by Carolyn Gregoire | The Huffington Post | November 8, 2013
Many of us spend an exorbitant amount of time and energy — not to mention money — taking care of our bodies, and trying to keep ourselves looking and feeling our best. But when it comes to the mind, less attention (literally) is paid. Taking care of the mind can come as an afterthought, and often we think of the mind as something outside of our own control.
“Our life is the creation of our mind,” according to Buddhist scripture. Buddhist philosophy developed an entire science of training the unruly mind to help anyone overcome its constant fluctuations to achieve stillness, and eventually, enlightenment.
But even if it’s not enlightenment you’re after, developing a good relationship with your mind is critical to building a life that is successful on your own terms. Here are eight habits of mind to start cultivating right now for less stress, more creativity, less distraction and more enjoyment in life.
Make time for stillness.
Meditation has been around for thousands of years, and it’s perhaps the single most powerful tool out there for gaining mastery over your mind. The mental health benefits of meditation are virtually endless, from addiction recovery to reduced anxiety and depression to enhanced creativity and improved cognitive function. Meditation can actually increase neuroplasticity, making it possible to literally rewire the brain.
“Meditation research, particularly in the last 10 years or so, has shown to be very promising because it points to an ability of the brain to change and optimize in a way we didn’t know previously was possible,” neuroscience researcher Zoran Josipovic, who has conducted brain-imaging studies on Buddhist monks, told the BBC in 2011.
Pursue meaning over pleasure.
Not all happiness is created equal, and in your own pursuit of joy and bliss, keep in mind that the type of happiness you’re after can make all the difference. A recent UCLA study found that eudaimonic happiness — that which was linked to having a larger purpose or sense of meaning in life — was linked with healthy gene activity, whereas hedonic, or pleasure-seeking, happiness was not. Those who were happy because they had a sense of purpose in life had lower inflammatory gene expression and higher antiviral and antibody gene expression than others.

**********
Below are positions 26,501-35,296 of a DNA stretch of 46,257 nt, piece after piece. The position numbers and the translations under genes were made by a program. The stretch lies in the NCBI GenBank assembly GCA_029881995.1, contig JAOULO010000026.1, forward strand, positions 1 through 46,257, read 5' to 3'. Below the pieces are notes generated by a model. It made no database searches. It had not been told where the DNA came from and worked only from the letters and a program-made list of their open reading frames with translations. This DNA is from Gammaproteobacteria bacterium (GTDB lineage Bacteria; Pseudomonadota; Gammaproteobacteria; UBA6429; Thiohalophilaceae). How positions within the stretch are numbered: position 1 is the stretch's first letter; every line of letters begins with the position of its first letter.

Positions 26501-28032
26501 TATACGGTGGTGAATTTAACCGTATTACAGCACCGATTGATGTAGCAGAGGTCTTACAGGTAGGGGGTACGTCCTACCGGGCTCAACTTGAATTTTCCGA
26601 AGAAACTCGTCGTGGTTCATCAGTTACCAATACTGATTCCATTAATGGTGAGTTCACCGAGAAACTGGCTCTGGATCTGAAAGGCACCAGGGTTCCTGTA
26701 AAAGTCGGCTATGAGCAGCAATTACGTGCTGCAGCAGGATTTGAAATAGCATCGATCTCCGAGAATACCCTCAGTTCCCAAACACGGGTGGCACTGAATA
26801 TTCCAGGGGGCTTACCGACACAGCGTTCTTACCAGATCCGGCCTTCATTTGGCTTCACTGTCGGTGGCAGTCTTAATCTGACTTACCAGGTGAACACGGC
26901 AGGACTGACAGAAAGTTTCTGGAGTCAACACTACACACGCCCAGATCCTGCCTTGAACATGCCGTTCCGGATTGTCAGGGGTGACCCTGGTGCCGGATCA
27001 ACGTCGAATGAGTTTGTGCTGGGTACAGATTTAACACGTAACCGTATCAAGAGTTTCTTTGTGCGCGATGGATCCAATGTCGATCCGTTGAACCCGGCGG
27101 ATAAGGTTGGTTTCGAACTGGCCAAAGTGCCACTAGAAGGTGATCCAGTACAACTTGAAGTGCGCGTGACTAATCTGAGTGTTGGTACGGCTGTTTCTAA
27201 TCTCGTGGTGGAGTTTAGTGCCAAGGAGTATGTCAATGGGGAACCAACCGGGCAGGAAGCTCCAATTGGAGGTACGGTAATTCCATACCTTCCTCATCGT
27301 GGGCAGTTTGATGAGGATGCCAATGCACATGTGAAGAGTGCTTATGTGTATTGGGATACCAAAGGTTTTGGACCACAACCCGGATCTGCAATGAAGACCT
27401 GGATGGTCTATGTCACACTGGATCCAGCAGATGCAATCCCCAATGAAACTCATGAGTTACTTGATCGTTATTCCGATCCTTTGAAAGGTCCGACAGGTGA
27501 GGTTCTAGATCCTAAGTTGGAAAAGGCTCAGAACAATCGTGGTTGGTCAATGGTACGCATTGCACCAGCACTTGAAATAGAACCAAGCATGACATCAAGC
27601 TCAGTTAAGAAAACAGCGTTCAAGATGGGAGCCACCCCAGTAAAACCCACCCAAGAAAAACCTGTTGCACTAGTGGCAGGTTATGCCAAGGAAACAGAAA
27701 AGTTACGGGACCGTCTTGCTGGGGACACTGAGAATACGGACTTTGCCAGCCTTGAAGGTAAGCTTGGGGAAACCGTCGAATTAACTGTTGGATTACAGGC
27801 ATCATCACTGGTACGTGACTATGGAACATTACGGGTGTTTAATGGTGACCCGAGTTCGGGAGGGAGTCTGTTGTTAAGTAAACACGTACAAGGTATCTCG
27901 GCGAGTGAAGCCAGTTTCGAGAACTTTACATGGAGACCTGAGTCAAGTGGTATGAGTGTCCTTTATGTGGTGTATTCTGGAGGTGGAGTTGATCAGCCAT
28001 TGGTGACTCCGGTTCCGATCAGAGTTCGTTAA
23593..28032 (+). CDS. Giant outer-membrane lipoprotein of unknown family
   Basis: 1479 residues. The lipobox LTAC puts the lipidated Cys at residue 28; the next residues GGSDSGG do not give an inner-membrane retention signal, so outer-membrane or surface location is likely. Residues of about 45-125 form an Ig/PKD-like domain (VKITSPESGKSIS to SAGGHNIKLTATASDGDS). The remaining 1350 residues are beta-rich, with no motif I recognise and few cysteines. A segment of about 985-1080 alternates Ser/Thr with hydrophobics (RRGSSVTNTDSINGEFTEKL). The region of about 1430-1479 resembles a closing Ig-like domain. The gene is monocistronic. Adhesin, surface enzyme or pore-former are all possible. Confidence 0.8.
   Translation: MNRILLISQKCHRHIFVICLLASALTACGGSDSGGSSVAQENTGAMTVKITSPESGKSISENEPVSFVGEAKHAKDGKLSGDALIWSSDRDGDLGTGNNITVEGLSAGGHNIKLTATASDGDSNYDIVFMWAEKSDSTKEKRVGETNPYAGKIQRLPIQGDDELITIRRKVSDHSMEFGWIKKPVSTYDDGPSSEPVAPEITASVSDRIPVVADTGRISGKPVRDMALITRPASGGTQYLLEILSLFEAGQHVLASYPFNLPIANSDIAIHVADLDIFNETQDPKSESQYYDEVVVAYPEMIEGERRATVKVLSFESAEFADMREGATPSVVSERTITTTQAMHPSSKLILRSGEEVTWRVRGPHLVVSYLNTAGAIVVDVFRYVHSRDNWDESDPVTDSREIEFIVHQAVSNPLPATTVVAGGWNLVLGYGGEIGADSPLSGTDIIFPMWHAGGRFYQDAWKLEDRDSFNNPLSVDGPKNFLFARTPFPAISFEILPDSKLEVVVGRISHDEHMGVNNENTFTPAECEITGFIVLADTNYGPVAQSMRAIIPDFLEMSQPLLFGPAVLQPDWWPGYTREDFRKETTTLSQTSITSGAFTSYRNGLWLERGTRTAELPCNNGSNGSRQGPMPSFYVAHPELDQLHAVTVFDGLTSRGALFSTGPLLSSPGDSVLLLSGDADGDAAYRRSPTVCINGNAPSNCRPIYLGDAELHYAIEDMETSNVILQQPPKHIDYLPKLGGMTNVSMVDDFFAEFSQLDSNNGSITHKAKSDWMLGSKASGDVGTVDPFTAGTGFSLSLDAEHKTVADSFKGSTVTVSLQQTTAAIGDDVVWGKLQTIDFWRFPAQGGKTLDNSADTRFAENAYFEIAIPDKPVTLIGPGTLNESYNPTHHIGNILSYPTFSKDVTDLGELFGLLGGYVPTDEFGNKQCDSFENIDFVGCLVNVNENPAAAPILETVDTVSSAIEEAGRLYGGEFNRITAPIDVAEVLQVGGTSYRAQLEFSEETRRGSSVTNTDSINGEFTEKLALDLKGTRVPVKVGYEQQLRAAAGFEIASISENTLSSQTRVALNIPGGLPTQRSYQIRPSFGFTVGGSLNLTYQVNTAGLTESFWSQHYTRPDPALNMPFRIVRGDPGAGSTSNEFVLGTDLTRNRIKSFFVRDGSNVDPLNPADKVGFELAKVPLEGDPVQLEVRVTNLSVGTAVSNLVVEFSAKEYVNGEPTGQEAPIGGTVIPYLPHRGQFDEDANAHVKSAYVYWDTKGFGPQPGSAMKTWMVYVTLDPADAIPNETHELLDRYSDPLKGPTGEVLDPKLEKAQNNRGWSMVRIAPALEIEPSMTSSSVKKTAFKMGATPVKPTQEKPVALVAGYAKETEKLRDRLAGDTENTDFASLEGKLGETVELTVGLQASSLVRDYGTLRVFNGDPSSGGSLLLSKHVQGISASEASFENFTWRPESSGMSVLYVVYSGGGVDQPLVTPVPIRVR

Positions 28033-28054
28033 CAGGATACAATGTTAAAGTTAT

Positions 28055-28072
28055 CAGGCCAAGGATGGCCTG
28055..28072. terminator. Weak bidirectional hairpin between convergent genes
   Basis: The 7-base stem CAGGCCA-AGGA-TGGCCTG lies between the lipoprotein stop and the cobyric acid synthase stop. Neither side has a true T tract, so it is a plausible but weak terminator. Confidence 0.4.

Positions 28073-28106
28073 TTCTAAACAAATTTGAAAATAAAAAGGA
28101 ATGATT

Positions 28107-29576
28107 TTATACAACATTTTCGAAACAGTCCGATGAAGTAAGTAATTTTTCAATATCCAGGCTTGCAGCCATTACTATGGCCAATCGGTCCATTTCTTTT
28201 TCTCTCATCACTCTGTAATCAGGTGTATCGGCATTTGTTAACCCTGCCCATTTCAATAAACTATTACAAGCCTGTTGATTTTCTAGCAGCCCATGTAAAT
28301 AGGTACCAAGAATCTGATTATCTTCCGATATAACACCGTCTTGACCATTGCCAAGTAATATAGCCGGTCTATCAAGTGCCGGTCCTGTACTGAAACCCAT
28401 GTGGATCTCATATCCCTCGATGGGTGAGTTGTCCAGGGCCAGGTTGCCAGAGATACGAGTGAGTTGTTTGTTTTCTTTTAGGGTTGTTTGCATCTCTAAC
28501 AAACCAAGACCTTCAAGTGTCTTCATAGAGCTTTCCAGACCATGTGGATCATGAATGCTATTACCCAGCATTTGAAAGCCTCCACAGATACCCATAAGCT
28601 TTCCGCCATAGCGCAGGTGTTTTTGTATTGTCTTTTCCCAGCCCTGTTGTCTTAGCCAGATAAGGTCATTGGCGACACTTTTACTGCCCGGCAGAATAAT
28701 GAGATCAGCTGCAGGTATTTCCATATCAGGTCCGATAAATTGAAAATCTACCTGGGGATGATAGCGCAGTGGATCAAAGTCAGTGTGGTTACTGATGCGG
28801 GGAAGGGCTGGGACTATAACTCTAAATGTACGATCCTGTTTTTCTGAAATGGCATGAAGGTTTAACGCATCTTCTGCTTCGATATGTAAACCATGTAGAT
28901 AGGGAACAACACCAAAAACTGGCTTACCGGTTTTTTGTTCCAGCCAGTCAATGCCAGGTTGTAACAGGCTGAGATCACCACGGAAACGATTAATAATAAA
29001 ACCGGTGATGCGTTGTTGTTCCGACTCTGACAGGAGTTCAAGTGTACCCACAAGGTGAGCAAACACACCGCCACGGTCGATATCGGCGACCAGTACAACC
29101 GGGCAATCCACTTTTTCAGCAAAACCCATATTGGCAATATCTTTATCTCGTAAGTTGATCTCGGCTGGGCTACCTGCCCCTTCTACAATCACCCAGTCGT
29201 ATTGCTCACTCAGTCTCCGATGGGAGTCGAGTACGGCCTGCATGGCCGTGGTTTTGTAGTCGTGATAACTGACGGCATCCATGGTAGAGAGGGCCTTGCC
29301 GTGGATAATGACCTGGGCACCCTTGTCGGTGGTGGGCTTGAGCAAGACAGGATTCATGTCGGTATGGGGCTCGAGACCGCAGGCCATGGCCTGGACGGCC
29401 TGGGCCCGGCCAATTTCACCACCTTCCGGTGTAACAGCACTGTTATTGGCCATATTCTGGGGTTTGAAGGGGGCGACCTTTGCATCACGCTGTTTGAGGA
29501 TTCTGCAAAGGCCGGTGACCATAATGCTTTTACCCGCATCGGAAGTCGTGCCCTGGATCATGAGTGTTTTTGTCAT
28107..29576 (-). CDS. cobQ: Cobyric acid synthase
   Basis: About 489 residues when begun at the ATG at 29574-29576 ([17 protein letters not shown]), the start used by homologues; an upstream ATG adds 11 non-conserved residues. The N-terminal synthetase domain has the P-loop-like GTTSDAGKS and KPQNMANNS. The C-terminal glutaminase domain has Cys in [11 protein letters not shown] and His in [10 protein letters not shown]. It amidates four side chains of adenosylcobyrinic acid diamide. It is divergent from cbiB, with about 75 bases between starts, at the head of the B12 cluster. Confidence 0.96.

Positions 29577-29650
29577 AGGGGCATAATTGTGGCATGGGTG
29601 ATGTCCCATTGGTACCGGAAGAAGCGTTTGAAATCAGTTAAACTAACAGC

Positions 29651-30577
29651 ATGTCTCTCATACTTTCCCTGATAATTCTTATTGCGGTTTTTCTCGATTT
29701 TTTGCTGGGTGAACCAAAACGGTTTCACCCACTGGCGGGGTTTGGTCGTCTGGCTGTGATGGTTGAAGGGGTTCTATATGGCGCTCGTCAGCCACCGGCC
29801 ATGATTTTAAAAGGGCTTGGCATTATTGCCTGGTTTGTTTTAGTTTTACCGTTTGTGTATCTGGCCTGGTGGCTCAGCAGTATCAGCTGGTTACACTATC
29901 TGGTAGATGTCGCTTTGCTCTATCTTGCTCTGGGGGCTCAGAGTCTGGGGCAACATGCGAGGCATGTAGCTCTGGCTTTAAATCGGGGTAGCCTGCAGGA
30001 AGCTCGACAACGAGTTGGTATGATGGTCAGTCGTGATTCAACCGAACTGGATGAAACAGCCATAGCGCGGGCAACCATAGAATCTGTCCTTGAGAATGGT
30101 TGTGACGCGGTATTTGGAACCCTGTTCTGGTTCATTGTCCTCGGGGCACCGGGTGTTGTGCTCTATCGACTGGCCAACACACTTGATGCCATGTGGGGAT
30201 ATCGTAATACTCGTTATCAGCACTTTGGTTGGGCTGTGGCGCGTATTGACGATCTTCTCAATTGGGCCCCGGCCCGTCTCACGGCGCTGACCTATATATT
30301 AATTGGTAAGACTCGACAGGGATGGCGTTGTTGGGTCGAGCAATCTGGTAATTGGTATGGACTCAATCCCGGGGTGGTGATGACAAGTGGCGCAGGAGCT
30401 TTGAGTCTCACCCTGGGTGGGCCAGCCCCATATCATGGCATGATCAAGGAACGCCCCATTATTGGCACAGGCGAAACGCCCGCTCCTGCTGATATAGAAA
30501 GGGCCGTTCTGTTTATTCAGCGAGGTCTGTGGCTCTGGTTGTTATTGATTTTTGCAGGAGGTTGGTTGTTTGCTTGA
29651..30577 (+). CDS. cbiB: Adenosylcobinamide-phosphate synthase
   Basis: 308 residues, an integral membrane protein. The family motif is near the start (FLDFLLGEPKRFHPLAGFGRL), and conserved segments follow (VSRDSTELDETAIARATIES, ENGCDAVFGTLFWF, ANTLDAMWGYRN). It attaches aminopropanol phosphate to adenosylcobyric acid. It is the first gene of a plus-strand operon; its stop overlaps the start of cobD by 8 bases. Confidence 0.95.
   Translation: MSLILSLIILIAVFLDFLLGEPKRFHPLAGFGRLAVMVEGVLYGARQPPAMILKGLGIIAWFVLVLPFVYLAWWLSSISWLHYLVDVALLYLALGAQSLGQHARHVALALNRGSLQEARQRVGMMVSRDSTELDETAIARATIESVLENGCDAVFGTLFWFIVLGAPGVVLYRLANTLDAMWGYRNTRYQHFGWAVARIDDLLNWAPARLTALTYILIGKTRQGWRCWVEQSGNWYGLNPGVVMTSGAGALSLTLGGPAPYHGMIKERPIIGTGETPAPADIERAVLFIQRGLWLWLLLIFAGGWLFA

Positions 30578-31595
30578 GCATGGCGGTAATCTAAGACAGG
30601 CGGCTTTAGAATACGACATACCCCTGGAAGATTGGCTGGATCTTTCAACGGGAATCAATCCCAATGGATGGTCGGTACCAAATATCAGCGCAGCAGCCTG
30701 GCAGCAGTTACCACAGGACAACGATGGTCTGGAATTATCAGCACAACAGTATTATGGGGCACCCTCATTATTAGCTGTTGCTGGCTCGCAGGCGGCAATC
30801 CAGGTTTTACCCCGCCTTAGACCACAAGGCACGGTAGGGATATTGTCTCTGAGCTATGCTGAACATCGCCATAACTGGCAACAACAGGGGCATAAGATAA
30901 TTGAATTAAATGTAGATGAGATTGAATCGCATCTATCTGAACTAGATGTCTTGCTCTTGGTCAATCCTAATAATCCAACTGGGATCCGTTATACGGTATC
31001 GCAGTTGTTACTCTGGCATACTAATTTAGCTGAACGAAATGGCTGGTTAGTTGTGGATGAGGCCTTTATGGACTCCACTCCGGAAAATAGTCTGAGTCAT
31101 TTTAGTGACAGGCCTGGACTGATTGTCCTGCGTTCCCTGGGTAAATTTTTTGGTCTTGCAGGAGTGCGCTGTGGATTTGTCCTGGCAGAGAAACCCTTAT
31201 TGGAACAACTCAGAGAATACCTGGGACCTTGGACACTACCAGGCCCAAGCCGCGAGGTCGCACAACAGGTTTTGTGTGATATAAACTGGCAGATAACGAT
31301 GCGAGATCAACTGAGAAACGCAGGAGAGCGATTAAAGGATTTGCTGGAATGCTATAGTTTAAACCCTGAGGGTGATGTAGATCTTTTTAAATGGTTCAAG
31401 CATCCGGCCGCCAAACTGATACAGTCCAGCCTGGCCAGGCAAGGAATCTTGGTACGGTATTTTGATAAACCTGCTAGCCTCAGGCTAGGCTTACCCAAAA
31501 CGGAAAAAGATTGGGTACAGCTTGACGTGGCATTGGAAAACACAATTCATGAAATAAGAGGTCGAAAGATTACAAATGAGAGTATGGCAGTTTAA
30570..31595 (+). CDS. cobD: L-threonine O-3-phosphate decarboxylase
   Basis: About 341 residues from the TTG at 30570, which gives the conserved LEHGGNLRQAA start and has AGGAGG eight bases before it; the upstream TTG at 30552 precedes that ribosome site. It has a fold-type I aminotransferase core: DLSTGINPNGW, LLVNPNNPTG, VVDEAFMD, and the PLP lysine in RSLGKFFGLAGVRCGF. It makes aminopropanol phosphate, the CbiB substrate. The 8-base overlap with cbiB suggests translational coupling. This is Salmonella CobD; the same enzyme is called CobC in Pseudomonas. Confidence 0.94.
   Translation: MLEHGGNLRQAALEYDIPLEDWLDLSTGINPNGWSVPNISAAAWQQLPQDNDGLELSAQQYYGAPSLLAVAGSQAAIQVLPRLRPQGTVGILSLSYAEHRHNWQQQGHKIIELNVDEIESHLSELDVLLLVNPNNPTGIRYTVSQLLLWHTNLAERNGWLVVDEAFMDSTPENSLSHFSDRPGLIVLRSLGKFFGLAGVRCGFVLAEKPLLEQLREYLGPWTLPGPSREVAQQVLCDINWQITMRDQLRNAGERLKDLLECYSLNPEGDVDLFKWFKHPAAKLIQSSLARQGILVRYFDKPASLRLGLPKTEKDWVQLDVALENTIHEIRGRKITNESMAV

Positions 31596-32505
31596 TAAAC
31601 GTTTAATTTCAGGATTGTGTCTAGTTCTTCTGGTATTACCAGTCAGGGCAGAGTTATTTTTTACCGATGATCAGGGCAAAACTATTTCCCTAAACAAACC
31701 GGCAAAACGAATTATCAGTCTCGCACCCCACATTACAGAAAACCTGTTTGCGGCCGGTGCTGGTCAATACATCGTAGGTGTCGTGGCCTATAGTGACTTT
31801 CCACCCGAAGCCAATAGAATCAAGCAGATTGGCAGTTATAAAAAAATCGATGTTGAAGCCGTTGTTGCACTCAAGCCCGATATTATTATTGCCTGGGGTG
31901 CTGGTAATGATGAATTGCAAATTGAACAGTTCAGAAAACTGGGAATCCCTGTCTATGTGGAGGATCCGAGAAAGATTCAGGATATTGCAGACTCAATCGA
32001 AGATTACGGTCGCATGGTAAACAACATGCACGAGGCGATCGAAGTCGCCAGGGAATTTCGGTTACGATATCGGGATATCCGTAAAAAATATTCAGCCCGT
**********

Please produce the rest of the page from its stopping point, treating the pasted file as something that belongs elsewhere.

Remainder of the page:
“Eudaimonic happiness is something you build up over a lifetime,” Shimon Edelman, cognitive psychologist and author of “The Happiness Of Pursuit,” told The Huffington Post. “In a sense, it’s a great consolation for older people — it’s nice to know that on that component, people can get more and more happy as they age if they led good lives.”
Read, read, read.
Consider reading your mind’s daily greens. Simply reading a book can lower stress levels, help you sleep better, keep your brain sharp, and also stave off Alzheimer’s.
But before you turn to your Kindle, take note: Reading on screens may drain more mental resources and make it harder to remember what we’ve read after we’re done, as compared to reading on paper, according to Scientific American.
“Whether they realize it or not, people often approach computers and tablets with a state of mind less conducive to learning than the one they bring to paper,” according to the article.
Let it be.
Sweating the small stuff is one of the most toxic things you can do to your mind — not only can it take over your thoughts, but dwelling on what’s beyond your control has been shown to be a contributing factor in the development of depression.
You know that unfinished project that’s been nagging at you? Try just letting it go. According to Arianna Huffington, a great way to complete a project is by dropping it. Huffington recently explained at a Women in Business event in Toronto:
“One of my favorite sayings is ‘100 per cent is a breeze, 99 per cent is a bitch’… That doesn’t mean ignoring my other needs, but it means when I’m in it, I’m really in it. And that means often saying no to good things, to things that you might want to do, but get in the way of sleep, or get in the way of being with your children, or whatever it is that’s also very important to you. Just have a conversation with yourself and say these projects are done, over, and then you have energy for the things you’re really going to commit yourself to.”